New Gum Is Degradable and Easily Removed From Desks and Sidewalks


Image Courtesy of Rev7

Throwing out gum isn't much better for the environment than swallowing it is for your stomach. That's because conventional gum doesn't biodegrade. At all. And Americans chew around 100 million pounds of the stuff every year.

But now there's a new kind of gum on the market, so you can freshen your breath without sullying the planet- Rev7, the degradable gum that dissolves into a fine powder in a matter of months. This isn't the first time we've seen eco-friendly gum; a co-operative in the Mexican rainforest brought an organic, biodegradable version to Britain in 2009.

A big part of the problem is that many chewers don't bother to dispose of their gum properly, throwing it on sidewalks or the undersides of furniture instead. Cleaning gum off of sidewalks is a major headache because it's so sticky, and became such a problem in Singapore that its importation has been banned.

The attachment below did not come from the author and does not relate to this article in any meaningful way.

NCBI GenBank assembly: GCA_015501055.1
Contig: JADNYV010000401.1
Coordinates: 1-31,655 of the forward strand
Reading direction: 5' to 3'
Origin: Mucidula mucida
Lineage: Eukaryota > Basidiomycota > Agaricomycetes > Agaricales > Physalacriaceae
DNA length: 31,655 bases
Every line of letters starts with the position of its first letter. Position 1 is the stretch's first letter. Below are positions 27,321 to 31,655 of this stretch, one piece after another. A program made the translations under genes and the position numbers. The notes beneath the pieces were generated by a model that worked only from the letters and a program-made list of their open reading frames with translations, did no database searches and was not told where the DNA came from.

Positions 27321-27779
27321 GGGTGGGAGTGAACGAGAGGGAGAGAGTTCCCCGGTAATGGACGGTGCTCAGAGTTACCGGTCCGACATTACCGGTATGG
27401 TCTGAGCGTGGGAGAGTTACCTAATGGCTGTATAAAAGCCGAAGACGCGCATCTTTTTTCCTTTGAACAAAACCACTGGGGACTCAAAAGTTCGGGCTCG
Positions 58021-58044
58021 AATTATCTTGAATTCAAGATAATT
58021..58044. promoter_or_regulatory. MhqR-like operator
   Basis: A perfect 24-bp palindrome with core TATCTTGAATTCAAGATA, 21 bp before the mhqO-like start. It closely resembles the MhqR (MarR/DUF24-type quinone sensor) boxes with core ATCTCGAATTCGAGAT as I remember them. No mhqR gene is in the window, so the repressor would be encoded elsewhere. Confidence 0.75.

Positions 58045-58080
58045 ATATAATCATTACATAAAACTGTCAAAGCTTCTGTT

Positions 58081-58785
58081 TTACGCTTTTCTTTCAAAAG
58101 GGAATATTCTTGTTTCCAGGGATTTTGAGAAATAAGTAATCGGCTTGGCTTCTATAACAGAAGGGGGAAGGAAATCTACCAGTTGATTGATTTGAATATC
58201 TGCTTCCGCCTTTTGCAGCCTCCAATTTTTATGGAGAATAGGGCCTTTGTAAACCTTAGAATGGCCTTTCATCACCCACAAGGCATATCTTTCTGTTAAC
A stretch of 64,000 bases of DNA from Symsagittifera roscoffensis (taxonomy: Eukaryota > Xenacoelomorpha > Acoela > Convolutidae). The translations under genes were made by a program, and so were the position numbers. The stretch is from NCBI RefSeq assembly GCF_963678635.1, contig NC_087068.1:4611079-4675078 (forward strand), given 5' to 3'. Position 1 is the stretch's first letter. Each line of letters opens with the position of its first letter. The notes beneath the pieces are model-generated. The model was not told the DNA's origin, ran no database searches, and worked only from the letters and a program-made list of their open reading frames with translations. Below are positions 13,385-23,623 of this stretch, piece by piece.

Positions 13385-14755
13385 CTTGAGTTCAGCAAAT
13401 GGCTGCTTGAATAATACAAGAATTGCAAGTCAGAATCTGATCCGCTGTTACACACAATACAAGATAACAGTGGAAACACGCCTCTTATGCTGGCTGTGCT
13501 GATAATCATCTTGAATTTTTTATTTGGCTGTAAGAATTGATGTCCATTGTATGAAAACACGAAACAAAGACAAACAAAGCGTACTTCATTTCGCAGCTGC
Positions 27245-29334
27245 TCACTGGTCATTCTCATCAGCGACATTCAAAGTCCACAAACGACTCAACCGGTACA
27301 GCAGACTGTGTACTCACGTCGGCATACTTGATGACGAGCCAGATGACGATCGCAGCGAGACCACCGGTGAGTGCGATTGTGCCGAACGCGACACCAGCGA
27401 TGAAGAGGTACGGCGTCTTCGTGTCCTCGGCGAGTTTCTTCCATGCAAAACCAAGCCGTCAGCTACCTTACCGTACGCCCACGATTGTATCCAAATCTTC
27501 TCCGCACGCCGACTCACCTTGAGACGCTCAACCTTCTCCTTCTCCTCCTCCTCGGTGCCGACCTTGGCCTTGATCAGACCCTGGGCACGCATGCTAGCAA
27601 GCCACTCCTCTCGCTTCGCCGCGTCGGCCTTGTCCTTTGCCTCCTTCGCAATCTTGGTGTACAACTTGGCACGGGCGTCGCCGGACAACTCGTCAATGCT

But Rev7 is designed not only to degrade, but to be easily cleaned. Normal gum is hydrophobic (does not mix with water), and things that dissolve immediately are hyrdophilic (mix well with water). But Rev7 is amphiphilic, a combination of both. So you can chew it, but it allows enough water to penetrate it that it will slowly break down, and can be removed from a sidewalk with normal cleaning techniques (a hose and a broom).

The new gum comes in peppermint, spearmint, and cinnamon, and depending on how good it actually tastes, it could save us all from a very sticky fate.

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More on chewing gum:
Rubber Made from Chewed Gum Could Replace Plastic
Chewing Gum Gets Healthy and Local
Remove Gum From Clothing the Eco-friendly Way

Tags: Environmental Footprint | Waste

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